Difference between revisions of "Is there room for learning in control systems theory?"

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In the "sensing," "computation," and "actuation" blocks of a control system, learning happens in the computation block. Broadly speaking learning involves techniques for exploring the parameter space and measuring the system's performance relative to a set of criteria. For example, one might use a learning controller to optimize the gains in a PID controller (proportional-integral-derivative, this is a standard controller type we'll learn more about later in the course). We won't be covering machine learning in this course, but it is an interesting area in controls.  
 
In the "sensing," "computation," and "actuation" blocks of a control system, learning happens in the computation block. Broadly speaking learning involves techniques for exploring the parameter space and measuring the system's performance relative to a set of criteria. For example, one might use a learning controller to optimize the gains in a PID controller (proportional-integral-derivative, this is a standard controller type we'll learn more about later in the course). We won't be covering machine learning in this course, but it is an interesting area in controls.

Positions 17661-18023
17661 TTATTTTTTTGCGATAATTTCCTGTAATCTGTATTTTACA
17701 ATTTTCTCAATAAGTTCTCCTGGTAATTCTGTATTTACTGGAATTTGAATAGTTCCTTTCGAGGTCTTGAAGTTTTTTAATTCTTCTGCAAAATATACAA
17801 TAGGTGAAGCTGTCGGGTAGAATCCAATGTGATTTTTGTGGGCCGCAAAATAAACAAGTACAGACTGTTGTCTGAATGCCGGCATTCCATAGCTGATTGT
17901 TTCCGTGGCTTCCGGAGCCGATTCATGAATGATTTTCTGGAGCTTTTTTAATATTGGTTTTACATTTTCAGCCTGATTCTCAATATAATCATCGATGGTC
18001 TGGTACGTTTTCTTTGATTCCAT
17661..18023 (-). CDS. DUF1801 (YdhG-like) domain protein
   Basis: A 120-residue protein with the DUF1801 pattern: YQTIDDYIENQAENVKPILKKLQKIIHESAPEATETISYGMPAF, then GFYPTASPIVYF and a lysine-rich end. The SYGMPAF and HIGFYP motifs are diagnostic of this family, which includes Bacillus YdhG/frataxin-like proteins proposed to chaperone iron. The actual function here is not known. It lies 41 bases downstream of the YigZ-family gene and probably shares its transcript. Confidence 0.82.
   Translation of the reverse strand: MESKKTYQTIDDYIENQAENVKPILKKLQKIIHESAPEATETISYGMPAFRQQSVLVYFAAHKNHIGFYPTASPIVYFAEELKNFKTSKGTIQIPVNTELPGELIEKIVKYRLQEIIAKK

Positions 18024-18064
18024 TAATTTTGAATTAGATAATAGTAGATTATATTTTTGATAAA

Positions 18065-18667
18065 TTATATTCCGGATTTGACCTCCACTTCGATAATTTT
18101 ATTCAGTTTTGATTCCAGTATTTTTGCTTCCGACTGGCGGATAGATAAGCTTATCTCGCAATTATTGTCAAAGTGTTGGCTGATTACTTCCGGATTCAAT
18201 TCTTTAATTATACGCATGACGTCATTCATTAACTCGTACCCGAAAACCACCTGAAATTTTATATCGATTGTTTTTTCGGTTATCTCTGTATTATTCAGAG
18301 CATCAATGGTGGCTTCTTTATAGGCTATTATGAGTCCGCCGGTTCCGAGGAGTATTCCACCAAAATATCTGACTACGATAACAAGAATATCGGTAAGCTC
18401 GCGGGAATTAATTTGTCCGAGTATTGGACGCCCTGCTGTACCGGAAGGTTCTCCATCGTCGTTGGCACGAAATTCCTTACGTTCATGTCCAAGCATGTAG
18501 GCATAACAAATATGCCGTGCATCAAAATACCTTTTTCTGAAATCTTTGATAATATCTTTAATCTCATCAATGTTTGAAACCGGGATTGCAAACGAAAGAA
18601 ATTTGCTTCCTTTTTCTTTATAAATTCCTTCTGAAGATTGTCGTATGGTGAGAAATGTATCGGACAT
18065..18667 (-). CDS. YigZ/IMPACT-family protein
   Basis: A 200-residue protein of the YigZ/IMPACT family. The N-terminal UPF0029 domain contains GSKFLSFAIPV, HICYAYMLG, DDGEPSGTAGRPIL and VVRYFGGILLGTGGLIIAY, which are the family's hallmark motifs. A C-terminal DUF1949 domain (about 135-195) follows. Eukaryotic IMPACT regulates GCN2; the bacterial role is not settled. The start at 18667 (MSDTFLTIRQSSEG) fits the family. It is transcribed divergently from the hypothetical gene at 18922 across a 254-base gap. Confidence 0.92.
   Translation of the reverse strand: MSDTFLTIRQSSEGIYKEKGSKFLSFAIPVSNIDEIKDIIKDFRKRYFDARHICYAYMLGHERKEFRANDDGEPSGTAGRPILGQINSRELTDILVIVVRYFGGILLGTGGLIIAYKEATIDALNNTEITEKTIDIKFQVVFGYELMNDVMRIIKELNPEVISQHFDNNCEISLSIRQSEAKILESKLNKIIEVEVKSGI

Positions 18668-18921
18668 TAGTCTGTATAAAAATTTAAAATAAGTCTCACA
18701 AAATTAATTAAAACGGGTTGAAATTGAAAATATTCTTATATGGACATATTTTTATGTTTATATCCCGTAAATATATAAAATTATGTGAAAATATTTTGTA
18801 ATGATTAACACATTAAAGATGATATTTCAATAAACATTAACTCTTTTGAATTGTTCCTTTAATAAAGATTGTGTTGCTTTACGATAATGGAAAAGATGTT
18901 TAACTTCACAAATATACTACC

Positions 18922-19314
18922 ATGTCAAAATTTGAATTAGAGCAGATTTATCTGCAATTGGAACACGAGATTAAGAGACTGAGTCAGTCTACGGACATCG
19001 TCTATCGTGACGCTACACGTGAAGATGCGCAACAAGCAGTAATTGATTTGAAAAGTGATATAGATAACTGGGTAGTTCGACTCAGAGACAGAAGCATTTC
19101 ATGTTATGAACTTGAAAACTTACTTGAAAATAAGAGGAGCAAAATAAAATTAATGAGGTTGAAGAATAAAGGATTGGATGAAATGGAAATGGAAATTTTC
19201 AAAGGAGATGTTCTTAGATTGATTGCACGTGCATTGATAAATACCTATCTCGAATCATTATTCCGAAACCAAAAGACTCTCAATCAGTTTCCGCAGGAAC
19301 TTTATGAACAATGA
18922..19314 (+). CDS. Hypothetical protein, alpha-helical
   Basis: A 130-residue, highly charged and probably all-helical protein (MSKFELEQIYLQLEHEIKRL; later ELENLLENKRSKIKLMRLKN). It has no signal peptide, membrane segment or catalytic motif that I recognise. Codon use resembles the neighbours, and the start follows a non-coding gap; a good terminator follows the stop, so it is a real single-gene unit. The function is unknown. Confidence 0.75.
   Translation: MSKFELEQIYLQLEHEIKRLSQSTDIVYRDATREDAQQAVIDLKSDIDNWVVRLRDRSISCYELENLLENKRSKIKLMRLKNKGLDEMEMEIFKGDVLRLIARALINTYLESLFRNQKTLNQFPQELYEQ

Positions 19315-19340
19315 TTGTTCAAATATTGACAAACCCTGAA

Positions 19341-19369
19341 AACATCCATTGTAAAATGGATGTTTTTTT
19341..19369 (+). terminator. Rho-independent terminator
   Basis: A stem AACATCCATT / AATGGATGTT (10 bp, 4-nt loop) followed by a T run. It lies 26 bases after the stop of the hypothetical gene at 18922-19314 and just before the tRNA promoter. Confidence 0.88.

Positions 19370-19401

I'll try to post a reference on learning in the next few days.
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from Richard:
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* In robotics, there is a large literature on iterative learning
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control, when you are performing a repetitive task.  This mainly
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involves turning the trajectory generation (feedforward).
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* Adaptive control can be considered a type of learning (based on
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adjusting either a model of the plant or the parameters of a control).
  
 
--[[User:Fuller|Sawyer Fuller]] 00:21, 2 October 2007 (PDT)
 
--[[User:Fuller|Sawyer Fuller]] 00:21, 2 October 2007 (PDT)

Revision as of 22:50, 8 October 2007

In the "sensing," "computation," and "actuation" blocks of a control system, learning happens in the computation block. Broadly speaking learning involves techniques for exploring the parameter space and measuring the system's performance relative to a set of criteria. For example, one might use a learning controller to optimize the gains in a PID controller (proportional-integral-derivative, this is a standard controller type we'll learn more about later in the course). We won't be covering machine learning in this course, but it is an interesting area in controls.

from Richard:

  • In robotics, there is a large literature on iterative learning

control, when you are performing a repetitive task. This mainly involves turning the trajectory generation (feedforward).

  • Adaptive control can be considered a type of learning (based on

adjusting either a model of the plant or the parameters of a control).

--Sawyer Fuller 00:21, 2 October 2007 (PDT)